Six Segmentation Mistakes that Will Cost Your Hotel Money
The data is clear: If you’re not segmenting your guest database and sending targeted emails rather than generic blast emails, your marketing is much less effective than it could be.
Of the hotels that do send targeted emails, most base their segmentation on available fields in their CRM, their guests’ purchase history, or other digital behaviors identified within their business. Those with marketing automation tools may also base their segmentation on a particular system, like a loyalty program or PMS, that factors in a few other dimensions as well.
But is your hotel getting the most out of segmentation, or are you leaving money on the table?
Here are six common mistakes to avoid if you want to get the most out of segmentation.
1. Not having clean data
Basing decisions on data that contains duplicates, data that’s outdated, or data that’s not normalized makes for inaccurate segmentation. Nothing’s more embarrassing than sending two different promotions to the same person at the same time! Even worse, having a high bounce rate on your emails can hurt your email sender score and affect your deliverability.
Make sure your data is clean, accurate, and streamlined.
2. Defining segments by instinct without backing them up with data
Although segmenting on the basis of guest profiles or personas constructed based on assumptions is a good starting point, especially when you are just starting out, it is unwise to finalize your segmentation without first doing analysis.
For example, defining as profitable a segment that actually brings in the least amount of revenue is a mistake that only looking at actual numbers can show you is a mistake. Therefore, customer data must be analyzed when creating your segments.
If you are lacking data because you are just starting out or you’re running a small hotel, you should conduct tests prior to finalizing your segments. Your tests could include sending email marketing campaigns and looking at results, running limited digital marketing campaigns and seeing what kind of interest they generate, running A/B tests, and so on.
3. Analysis of your guest data is not based on the right goal
The guests in your various segments should be defined and targeted based on your hotel’s specific business goals. Each of those different segments should then be marketed to in accordance with your goals for them.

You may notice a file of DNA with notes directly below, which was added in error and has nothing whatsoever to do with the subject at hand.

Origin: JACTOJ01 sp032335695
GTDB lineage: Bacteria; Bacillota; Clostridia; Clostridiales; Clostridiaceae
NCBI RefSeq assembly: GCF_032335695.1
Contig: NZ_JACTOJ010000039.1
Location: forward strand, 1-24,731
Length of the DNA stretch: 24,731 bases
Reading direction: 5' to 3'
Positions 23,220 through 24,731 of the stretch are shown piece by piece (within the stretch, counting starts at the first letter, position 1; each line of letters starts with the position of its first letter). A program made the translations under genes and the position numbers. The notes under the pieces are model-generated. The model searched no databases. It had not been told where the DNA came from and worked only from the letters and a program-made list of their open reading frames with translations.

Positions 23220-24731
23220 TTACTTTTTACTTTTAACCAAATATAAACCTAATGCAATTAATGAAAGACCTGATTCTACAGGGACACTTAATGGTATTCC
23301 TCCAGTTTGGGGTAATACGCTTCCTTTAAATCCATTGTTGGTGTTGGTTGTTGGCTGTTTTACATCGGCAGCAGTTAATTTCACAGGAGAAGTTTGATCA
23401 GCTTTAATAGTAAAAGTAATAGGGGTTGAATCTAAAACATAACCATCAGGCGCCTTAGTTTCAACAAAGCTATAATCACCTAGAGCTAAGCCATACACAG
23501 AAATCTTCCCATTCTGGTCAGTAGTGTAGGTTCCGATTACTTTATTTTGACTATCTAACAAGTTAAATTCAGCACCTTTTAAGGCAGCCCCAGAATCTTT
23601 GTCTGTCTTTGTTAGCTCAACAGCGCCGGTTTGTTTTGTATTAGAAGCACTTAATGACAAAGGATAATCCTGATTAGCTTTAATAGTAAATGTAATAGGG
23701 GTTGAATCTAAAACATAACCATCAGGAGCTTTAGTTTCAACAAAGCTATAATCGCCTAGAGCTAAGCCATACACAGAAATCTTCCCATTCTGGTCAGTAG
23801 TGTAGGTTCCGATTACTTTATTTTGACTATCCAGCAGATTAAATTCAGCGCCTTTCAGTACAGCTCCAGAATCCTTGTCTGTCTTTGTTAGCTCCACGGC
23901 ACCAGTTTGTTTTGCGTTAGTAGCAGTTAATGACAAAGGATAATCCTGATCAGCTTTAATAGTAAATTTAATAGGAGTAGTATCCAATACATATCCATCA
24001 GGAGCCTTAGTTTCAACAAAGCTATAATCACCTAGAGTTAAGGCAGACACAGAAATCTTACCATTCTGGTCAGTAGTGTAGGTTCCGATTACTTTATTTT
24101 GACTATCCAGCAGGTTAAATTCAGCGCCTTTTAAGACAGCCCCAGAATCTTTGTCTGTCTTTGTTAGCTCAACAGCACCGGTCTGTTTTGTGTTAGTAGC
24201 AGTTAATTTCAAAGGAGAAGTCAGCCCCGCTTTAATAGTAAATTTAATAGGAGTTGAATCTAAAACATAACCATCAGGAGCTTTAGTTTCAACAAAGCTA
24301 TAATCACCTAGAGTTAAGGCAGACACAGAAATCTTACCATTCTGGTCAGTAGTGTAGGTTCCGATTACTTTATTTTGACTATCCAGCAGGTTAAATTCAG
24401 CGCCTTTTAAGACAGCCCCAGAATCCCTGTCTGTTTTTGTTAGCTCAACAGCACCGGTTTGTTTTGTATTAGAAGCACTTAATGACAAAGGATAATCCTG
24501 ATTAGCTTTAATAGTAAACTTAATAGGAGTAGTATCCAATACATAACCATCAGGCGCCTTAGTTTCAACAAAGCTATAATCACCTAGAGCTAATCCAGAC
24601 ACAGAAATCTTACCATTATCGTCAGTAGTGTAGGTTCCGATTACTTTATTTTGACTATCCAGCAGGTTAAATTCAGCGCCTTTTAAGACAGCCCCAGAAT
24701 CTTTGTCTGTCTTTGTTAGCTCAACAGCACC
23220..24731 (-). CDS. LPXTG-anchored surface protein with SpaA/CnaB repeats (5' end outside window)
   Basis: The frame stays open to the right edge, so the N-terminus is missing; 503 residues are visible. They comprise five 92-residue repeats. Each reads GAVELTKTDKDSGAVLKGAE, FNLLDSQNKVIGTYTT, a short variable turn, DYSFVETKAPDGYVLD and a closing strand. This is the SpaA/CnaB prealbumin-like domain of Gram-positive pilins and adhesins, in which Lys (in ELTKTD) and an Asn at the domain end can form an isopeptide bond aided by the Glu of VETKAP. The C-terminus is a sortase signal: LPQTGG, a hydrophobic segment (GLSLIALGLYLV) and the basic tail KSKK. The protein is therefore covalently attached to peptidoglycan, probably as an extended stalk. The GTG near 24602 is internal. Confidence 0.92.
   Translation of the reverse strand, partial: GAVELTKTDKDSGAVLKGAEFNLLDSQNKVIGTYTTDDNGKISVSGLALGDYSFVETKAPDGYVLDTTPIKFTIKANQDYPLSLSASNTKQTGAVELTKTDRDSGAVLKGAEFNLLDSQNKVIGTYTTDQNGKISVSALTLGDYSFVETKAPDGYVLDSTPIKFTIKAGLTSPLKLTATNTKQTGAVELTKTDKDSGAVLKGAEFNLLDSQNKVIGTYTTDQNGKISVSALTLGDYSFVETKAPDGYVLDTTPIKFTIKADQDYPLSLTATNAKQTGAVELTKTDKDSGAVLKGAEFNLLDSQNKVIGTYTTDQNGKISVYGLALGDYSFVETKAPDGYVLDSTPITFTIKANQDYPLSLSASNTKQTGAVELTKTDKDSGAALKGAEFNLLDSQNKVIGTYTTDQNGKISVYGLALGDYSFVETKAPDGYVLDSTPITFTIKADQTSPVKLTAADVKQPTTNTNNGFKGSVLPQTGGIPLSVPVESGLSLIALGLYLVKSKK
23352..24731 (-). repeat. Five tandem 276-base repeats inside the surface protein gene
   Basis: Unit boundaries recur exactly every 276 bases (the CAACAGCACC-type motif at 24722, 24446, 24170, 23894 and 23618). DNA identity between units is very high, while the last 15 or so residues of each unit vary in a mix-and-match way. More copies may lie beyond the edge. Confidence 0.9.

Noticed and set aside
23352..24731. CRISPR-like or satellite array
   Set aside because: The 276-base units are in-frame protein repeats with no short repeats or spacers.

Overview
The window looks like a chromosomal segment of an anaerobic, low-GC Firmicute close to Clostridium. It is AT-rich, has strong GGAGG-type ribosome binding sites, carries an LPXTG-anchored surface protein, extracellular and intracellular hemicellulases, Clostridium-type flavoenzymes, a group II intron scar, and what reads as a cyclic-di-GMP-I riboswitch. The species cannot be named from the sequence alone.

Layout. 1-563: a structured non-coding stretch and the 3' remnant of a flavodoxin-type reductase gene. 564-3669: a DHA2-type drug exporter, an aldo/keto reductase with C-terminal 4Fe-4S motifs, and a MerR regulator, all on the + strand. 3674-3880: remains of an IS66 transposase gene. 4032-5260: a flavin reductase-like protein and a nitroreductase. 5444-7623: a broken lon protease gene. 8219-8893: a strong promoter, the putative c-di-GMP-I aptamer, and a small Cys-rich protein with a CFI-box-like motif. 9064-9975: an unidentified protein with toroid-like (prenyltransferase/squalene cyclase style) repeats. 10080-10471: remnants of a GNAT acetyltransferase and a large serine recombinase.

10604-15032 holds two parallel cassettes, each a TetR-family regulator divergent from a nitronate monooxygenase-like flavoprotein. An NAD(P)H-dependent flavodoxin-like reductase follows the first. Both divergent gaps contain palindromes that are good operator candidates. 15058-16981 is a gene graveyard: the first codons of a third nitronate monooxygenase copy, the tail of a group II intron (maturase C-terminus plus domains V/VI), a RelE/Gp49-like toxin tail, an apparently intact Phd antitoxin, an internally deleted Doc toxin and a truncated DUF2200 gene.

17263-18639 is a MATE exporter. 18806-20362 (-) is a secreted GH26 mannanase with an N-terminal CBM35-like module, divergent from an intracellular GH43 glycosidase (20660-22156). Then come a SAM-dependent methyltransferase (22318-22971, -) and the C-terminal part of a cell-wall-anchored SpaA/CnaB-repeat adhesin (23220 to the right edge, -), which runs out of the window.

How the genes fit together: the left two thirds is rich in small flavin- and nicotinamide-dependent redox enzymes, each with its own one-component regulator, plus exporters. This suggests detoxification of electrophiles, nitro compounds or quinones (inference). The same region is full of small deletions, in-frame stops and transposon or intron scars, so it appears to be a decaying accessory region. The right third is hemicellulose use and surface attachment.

For example, if your hotel has openings for an upcoming weekend, you’ll want to target guests who are likely to book on short notice. It makes sense in this case to have a segment of guests who live within driving distance of the hotel.
4. You’ve based your guest segments on the small amount of data you have and nothing more
Your ideal segmentation may be based on variables and fields that you have not collected information on yet. For example, if you are trying to get guests who previously booked through an OTA to book directly with you next time, you are unlikely to have email addresses for those guests and should therefore collect them upon check in.
You should always be evaluating your ideal guest profile and your needs for segmentation, and making sure your data collection is getting the valuable information you need from customers.
5. Timing is critical when engaging with guests
It is wise to additionally segment an already defined segment based on their place in the guest journey. Guests should receive different emails in the post-booking/pre-stay period than they do during the stay and after they check out. This will help you get the right information in front of your guests at the right time, leading to a greater chance of upsells, on-property ancillary revenue, and repeat bookings.
6. Not evaluating performance
Failure to make decisions based on data can be costly. Some businesses compare segments to evaluate performance. However, a more valuable method is comparing the same segment of guests over a period of multiple campaigns to determine whether those campaigns are a match for that segment.
Doing that will allow you to track overall improvement in your marketing to that particular segment. If performance of that segment goes up, you can identify what you’re doing right and duplicate it. If it goes down, you can figure out what the problem is and fix it in future campaigns.
Overall, it’s a good idea to regularly review your segmentation practices to see whether you need to give them a facelift. When segmentation is done right, it boosts your marketing ROI and makes your efforts much more worthwhile.